Exercise 2.9. Generate equally spaced coordinates.

We want to generate x coordinates between 1 and 2 with spacing 0.01. The i-th coordinate, Xj, is then 1 + ih where h = 0.01 and i runs over integers 0,1,..., 100. Compute the xj values and store them in a list. Hint: Use a for loop, and append each new xj value to a list, which is empty initially. Name of program file: coorl.py. o

Exercise 2.10. Use a list comprehension to solve Exer. 2.9.

The problem is the same as in Exercise 2.9, but now we want the xi values to be stored in a list using a list comprehension construct (see Chapter 2.1.6). Name of program file: coor2.py. o

Exercise 2.11. Store data from Exer. 2.7 in a nested list.

After having computed the two lists of t and y values in the program from Exercise 2.7, store the two lists in a new list tl. Write out a table of t and y values by traversing the data in the tl list. Thereafter, make a list t2 which holds each row in the table of t and y values (tl is a list of table columns while t2 is a list of table rows, as explained in Chapter 2.1.7). Write out the table by traversing the t2 list. Name of program file: ball_table3.py. o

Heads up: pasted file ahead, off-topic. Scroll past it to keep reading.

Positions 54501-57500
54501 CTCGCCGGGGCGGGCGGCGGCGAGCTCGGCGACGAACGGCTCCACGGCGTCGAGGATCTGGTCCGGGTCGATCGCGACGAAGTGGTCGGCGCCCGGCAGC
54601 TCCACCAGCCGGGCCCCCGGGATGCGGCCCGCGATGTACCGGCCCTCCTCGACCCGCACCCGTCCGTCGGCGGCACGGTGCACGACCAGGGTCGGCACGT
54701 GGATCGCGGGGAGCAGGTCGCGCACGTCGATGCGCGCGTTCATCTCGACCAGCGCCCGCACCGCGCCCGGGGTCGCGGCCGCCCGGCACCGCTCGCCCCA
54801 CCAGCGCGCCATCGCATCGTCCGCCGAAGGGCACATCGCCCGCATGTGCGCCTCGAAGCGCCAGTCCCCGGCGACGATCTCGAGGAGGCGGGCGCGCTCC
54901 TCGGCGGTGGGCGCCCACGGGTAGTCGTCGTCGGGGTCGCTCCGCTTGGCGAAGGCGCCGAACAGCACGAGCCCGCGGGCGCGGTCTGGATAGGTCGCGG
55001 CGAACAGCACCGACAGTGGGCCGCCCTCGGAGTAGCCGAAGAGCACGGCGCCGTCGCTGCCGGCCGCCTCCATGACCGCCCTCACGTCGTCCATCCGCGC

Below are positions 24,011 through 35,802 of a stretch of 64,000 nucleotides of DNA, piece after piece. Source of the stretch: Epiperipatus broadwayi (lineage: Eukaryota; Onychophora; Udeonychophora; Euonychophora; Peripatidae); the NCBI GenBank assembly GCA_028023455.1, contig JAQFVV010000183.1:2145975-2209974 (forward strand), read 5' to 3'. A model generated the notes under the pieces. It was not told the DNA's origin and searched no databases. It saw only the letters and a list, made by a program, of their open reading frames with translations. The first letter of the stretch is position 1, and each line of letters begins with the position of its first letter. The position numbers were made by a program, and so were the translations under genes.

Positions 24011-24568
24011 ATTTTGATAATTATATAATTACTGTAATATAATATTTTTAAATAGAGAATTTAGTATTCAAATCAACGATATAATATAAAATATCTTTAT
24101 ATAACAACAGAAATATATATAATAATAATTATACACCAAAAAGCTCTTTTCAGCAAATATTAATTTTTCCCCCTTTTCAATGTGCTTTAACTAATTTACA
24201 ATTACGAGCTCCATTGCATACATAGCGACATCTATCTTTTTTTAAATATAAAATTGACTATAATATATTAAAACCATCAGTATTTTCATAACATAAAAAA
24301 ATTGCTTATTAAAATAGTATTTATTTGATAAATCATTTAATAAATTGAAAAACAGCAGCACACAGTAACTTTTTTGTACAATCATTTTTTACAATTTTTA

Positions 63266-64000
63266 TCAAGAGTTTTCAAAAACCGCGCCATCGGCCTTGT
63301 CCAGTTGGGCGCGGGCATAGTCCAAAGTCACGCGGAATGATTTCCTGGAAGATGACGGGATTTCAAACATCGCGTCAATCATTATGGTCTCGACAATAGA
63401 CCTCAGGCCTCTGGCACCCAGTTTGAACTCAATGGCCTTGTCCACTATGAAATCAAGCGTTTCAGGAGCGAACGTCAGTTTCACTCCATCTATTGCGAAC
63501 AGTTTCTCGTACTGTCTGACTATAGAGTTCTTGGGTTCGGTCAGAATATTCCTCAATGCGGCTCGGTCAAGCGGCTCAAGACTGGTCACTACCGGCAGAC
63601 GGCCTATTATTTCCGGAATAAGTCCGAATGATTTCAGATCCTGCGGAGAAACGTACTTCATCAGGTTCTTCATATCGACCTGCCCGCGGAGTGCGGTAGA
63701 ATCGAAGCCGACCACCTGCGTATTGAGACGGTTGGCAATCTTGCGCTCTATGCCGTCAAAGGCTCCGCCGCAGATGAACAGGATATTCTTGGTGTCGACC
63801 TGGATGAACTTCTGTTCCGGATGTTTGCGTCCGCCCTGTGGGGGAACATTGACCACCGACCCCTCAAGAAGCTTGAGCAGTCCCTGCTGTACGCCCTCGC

Exercise 2.12. Compute a mathematical sum.

The following code is supposed to compute the sum s = ^ ff=1 1:

s = 0; k = 1; M = 100 while k < M: s += 1/k print s

This program does not work correctly. What are the three errors? (If you try to run the program, nothing will happen on the screen. Type Ctrl-C, i.e., hold down the Control (Ctrl) key and then type the c key, to stop a program.) Write a correct program. Name of program file: compute_sum_while.py.

There are two basic ways to find errors in a program: (i) read the program carefully and think about the consequences of each statement, and (ii) print out intermediate results and compare with hand calculations. First, try method (i) and find as many errors as you can. Then, try method (ii) for M = 3 and compare the evolution of s with your own hand calculations. o

Exercise 2.13. Simulate a program by hand.

Consider the following program for computing with interest rates:

initial_amount = 100 p = 5.5 # interest rate amount = initial_amount years = 0

while amount <= 1.5*initial_amount: amount = amount + p/100*amount years = years + 1 print years